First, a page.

Page 618. 1940 Levis Auxiliary Engine. 80cc. New-Old-Stock
1940 Levis Auxiliary Engine.
80cc deflector-top two-stroke.
The Levis Auxiliary 80cc engine is a very rare unit these days. This model of Levis engine was fitted to the HEC Power Cycle, manufactured by Hepburn Engineering Co (HEC) of Kings Cross, London. The machine made its debut at the Earls Court Show in November 1938 and went on sale in 1939. However, sales were short-lived.
With the outbreak of war, the company relocated to Birmingham. But, on 3rd May, 1940, the company’s factory in Thorpe St, Birmingham was bombed. No more autocycles were built, and Levis and HEC merged to manufacture air-compressors. There were some engines left over and after the war a consignment of them was purchased by the Swedish company Apollo to launch their 1951 Autocycle; the following year the Autocycle was replaced by the Apollo Motorette, with a 40cc Fuchs engine. There is also a Hercules Tradesmen’s Bicycle that has survived which is fitted with the 80cc Levis engine.
This example of the Levis Auxiliary engine is new-old-stock, and has never been used.
THE HEC AUTOCYCLE, 1938-1940
HEC Power Cycles Ltd, 234 Pentonville Road, London N1
The HEC Power Cycle was one of very few autocycles that did not use the more common Villiers engine. Instead, it had an 80cc two-stroke engine designed by Hepburn Engineering Co (HEC) and built by Levis. The die-cast crankcase incorporated an oil-bath primary chain-case that enclosed the clutch and the duplex chain primary drive. The final drive was also by chain. This was unusual in using the same size chain as the pedals. Overall gear ration was 14:1.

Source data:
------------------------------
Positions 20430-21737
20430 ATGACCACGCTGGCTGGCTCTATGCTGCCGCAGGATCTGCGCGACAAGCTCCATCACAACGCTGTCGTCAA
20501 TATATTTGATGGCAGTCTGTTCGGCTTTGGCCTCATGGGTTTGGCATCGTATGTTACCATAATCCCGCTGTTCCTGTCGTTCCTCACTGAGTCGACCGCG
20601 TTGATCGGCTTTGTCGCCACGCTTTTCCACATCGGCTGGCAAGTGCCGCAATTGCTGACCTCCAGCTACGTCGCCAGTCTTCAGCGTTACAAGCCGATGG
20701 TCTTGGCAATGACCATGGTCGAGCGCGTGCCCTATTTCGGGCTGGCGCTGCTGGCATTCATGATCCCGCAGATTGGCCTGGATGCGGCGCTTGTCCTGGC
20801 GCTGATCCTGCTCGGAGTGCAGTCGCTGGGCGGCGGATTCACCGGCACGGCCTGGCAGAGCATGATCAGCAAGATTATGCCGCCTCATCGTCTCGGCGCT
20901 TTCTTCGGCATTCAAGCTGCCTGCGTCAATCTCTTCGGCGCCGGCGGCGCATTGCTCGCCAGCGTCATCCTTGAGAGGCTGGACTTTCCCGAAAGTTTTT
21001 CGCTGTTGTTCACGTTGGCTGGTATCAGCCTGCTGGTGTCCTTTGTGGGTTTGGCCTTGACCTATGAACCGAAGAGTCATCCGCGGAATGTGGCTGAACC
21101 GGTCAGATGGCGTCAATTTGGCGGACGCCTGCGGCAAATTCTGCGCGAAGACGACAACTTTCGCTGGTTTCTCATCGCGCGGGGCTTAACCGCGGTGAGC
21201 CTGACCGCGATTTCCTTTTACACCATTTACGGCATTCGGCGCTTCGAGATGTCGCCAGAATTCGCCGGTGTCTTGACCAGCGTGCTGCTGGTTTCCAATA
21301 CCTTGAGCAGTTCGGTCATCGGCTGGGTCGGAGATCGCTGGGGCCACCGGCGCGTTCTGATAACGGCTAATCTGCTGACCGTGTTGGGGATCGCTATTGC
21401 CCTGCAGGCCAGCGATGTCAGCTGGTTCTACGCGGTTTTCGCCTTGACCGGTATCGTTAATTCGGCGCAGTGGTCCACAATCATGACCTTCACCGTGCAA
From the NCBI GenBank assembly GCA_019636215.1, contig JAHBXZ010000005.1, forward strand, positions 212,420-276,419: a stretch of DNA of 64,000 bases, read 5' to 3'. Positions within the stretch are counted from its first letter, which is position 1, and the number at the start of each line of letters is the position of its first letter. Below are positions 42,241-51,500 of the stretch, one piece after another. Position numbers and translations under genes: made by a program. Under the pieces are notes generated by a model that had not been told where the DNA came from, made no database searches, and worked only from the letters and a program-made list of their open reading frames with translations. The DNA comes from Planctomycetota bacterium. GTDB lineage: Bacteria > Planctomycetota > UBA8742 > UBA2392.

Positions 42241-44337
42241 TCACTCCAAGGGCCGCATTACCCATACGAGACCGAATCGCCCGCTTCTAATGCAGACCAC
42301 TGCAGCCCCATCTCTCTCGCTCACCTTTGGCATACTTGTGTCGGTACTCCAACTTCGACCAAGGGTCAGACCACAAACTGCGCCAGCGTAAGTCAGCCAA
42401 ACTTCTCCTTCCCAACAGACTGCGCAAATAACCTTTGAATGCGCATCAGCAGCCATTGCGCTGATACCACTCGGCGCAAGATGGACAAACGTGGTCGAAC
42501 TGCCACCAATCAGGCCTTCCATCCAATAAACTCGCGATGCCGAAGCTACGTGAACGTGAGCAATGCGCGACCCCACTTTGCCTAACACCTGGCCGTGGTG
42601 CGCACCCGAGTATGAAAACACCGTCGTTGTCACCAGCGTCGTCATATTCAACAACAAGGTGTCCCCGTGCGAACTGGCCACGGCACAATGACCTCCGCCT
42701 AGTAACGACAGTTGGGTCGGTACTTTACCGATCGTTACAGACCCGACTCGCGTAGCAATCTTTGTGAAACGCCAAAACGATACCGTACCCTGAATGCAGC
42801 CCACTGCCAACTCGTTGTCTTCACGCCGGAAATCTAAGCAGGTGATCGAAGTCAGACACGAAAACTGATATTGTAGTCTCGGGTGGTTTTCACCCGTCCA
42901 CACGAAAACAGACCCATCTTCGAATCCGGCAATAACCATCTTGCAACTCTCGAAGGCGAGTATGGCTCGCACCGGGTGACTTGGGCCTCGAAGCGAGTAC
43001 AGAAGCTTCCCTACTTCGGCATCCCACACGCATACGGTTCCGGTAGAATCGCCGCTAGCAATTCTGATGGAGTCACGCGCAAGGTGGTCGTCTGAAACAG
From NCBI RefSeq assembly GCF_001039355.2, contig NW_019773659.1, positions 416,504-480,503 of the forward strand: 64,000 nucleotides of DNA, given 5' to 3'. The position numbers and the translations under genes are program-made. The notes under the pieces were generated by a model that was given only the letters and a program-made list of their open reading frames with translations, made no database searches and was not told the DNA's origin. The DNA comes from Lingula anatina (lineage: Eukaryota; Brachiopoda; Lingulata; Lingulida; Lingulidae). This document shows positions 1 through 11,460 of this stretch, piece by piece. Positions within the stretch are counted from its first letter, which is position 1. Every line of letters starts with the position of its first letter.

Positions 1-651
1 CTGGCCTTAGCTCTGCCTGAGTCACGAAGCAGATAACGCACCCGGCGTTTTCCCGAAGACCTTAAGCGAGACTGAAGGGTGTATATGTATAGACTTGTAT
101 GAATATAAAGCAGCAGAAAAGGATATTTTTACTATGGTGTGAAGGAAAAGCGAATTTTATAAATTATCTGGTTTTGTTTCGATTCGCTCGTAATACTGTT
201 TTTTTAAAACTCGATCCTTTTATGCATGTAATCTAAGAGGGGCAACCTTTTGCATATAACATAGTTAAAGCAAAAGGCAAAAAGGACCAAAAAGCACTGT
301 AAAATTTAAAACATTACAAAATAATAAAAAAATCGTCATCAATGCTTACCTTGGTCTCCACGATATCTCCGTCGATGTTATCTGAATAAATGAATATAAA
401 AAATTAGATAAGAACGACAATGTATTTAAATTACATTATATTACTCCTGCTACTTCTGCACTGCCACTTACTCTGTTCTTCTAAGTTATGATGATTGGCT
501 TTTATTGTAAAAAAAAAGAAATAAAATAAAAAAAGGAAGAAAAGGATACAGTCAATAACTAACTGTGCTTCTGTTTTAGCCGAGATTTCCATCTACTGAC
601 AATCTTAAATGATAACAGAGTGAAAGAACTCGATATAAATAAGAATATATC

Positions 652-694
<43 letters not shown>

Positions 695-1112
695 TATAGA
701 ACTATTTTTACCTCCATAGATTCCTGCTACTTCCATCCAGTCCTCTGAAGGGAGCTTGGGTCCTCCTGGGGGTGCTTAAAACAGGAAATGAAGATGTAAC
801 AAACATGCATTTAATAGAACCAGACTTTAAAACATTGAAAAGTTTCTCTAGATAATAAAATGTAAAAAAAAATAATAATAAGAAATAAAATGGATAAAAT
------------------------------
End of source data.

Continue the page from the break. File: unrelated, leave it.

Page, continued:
Introduced in 1938, the prototype machines differed only slightly from later production models. The usual controls were fitted, using inverted levers to operate the brakes. The improvement of a back-pedal brake was later offered as an option – HECs fitted with this had a conventional brake lever. A rear stand and a carrier were other useful features that had not been included on the prototype but were incorporated on the production version. To accommodate the rear stand the exhaust had to be changed. On both models the engine exhausted into a large alloy expansion chamber; the long tail-pipe of the earlier machine continued to the back of the rear wheel but later models had a second tubular silencer and a short pipe to leave room for the stand to be lowered. A less obvious improvement was a change to a three-point, rather than two-point, mounting for the engine. Before World War II the HEC was marketed at the price of 17gns [£17.85].
Above is a detail from the HEC Power Cycle brochure. Below you can see an advert for the Swedish 1951 Apollo Autocycle, which used the remainder of the unused Levis engines.